µbgpsuite - The Micro BGP Suite https://doublefourteen.io
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README.md

Low-overhead Networking library Interface

Introdution and philosophy

lonetix is a general, performance oriented, C networking library. Its field of application leans towards high-performance analysis of Border Gateway Protocol (BGP) data.

lonetix is somewhat opinionated, its principles are:

  • efficiency: lonetix has to be fast and versatile;
  • predictability: data structures and functions should be predictable and reflect the actual protocol, abstraction should not degenerate into alienation;
  • zero copy and zero overhead: be friendly to your target CPU and cache, you never know just how fast or poweful the target platform will be, ideally lonetix should be capable of performing useful work on embedded systems as well as full fledged power systems alike;
  • lean: try to be self-contained and only introduce dependencies when necessary.

Following sections further elaborate on these points.

Efficiency

Network analysis is usually thought as a computationally intensive task, involving powerful machines capable of crunching large datasets. Fast prototyping is tipically preferred over carefully planned, optimized code and tools. Our belief is that careful optimizations, good algorithms and general libraries may empower scientific research to productively elaborate data faster.

Efficient algorithms and tools make previously prohibitive tasks plausible.

Some researchers have no access to powerful workstations, though devices commonly available to the general public are capable enough to perform interesting network analysis tasks.

Good tools should not restrict research, they should encourage it.

Efficiency should be a guiding principle behind lonetix, and the main reason for choosing C as a language.

Predictability

lonetix is a relatively low-level C library. As such it deals with common software engineering problems. In contrast with common opinion, C has sufficient means to define a decent level of abstraction. Powerful abstractions have to be formalized, documented, explained and learned. Once this process is complete, powerful abstractions need to be used correctly. Therefore, powerful abstractions need expensive engineering and comprehensive documentation, they imply a learning curve and a period of practice.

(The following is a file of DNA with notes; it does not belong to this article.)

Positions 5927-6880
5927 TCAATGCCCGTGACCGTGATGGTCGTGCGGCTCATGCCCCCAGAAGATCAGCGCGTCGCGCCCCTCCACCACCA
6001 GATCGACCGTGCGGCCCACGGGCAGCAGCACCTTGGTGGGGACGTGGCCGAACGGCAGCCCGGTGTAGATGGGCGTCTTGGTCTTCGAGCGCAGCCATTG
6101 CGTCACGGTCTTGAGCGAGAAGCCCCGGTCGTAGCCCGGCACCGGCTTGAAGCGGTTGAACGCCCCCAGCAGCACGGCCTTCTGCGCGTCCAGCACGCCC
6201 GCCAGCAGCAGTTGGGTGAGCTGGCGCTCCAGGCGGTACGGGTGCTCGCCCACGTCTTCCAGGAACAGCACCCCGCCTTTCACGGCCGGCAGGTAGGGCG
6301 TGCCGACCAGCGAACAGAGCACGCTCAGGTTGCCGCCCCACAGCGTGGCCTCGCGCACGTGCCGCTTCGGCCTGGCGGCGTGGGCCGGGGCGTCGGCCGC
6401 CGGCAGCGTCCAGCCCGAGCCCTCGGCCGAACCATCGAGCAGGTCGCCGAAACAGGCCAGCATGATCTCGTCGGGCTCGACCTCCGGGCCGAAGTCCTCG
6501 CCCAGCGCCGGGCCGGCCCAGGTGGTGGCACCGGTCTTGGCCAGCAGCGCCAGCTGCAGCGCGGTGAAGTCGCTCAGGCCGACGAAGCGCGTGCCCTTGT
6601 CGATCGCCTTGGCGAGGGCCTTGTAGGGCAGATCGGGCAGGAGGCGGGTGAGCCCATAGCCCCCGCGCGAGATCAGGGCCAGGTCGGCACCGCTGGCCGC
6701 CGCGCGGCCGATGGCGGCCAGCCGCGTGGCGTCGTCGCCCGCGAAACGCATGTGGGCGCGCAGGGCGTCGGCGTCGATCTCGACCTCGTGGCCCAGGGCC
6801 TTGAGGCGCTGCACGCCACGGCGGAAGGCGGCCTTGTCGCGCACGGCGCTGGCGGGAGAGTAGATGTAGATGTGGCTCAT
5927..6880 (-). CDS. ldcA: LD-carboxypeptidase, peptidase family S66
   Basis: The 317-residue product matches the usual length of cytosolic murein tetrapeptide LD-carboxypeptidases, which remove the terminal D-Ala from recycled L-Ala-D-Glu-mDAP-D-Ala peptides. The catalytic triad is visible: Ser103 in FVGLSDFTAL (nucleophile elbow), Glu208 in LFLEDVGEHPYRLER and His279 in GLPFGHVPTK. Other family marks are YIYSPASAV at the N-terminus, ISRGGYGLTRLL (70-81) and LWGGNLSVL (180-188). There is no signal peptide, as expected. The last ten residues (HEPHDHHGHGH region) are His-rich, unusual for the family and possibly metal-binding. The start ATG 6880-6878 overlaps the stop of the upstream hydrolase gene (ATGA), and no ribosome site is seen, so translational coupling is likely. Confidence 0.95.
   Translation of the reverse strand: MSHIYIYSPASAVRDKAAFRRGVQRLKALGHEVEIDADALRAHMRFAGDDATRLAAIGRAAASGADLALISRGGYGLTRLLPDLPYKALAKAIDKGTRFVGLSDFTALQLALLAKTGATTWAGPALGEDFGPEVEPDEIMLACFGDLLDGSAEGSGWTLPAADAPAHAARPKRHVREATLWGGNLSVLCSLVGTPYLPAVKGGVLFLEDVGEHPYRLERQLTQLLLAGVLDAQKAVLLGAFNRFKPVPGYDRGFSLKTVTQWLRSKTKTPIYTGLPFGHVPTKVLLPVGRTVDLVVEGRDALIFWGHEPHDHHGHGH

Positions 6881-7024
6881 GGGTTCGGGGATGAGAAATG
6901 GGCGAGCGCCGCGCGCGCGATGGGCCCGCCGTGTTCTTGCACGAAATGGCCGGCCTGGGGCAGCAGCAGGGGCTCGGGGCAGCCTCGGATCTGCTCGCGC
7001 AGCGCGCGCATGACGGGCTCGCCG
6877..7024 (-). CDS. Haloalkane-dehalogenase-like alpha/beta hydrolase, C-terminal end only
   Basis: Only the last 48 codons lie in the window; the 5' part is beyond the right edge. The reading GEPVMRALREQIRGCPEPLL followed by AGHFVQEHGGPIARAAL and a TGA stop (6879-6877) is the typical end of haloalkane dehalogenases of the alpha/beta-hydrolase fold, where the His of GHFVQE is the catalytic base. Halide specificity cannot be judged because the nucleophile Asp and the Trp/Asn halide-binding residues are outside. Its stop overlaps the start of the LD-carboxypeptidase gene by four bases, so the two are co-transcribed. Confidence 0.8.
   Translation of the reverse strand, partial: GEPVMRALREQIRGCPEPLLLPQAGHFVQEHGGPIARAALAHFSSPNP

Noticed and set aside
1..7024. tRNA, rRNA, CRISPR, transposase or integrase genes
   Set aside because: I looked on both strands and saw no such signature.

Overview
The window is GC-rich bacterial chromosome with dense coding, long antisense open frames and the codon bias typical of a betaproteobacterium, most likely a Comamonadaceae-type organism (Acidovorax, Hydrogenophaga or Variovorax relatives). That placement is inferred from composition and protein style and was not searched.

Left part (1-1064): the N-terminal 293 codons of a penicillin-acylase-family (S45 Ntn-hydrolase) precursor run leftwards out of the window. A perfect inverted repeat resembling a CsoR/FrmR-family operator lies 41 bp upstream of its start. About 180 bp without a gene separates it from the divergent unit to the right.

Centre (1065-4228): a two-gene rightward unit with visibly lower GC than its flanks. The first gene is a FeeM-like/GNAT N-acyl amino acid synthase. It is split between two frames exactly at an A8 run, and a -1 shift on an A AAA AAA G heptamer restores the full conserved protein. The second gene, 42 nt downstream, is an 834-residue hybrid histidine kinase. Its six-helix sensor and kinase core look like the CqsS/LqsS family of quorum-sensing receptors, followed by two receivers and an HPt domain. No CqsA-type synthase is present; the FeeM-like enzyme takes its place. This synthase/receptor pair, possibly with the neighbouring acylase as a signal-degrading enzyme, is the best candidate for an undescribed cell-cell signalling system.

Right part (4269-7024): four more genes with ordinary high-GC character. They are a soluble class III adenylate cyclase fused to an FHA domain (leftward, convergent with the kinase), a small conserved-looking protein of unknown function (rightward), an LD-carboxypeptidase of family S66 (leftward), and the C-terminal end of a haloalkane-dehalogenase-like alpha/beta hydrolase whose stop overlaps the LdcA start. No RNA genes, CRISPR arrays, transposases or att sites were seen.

Abstraction is a key software engineering concept only valuable if worthwhile.

Excessive abstraction may distract too much from the intent of a programming interface, making it more obfuscated, less obvious, thus less predictable. Additionally, it makes it harder for a programmer using them to guess or estimate their performance penalty -- a particularly undesirable feature in a scenario where such estimate could be crucial. Whenever possible an interface should be transparent to the programmer, essential, immediate in conveying its purpose and model, keep its field of application clear and confined.

lonetix builds complex abstraction only in face of a sufficient gain. Simplicity is a virtue, and obvious solutions need less explaination. Oftentimes, solving a large problem with clear straight to the point code is testament of a solid approach.

Zero copy

lonetix deals, for the most part, with BGP messages. Decoding them, ensuring their integrity and accessing their fields conveniently and efficiently is central to the usefulness of the library.

Most libraries that read messages encoded in a particular protocol, take the common approach of introducing a decode phase upfront, with the intent of transforming its raw data into a more palatable representation for the library. The obvious advantages of this approach are:

  • an efficient resulting data structure that makes it easy to access every message field when needed;
  • any data integrity error is detected upfront, during the transformation.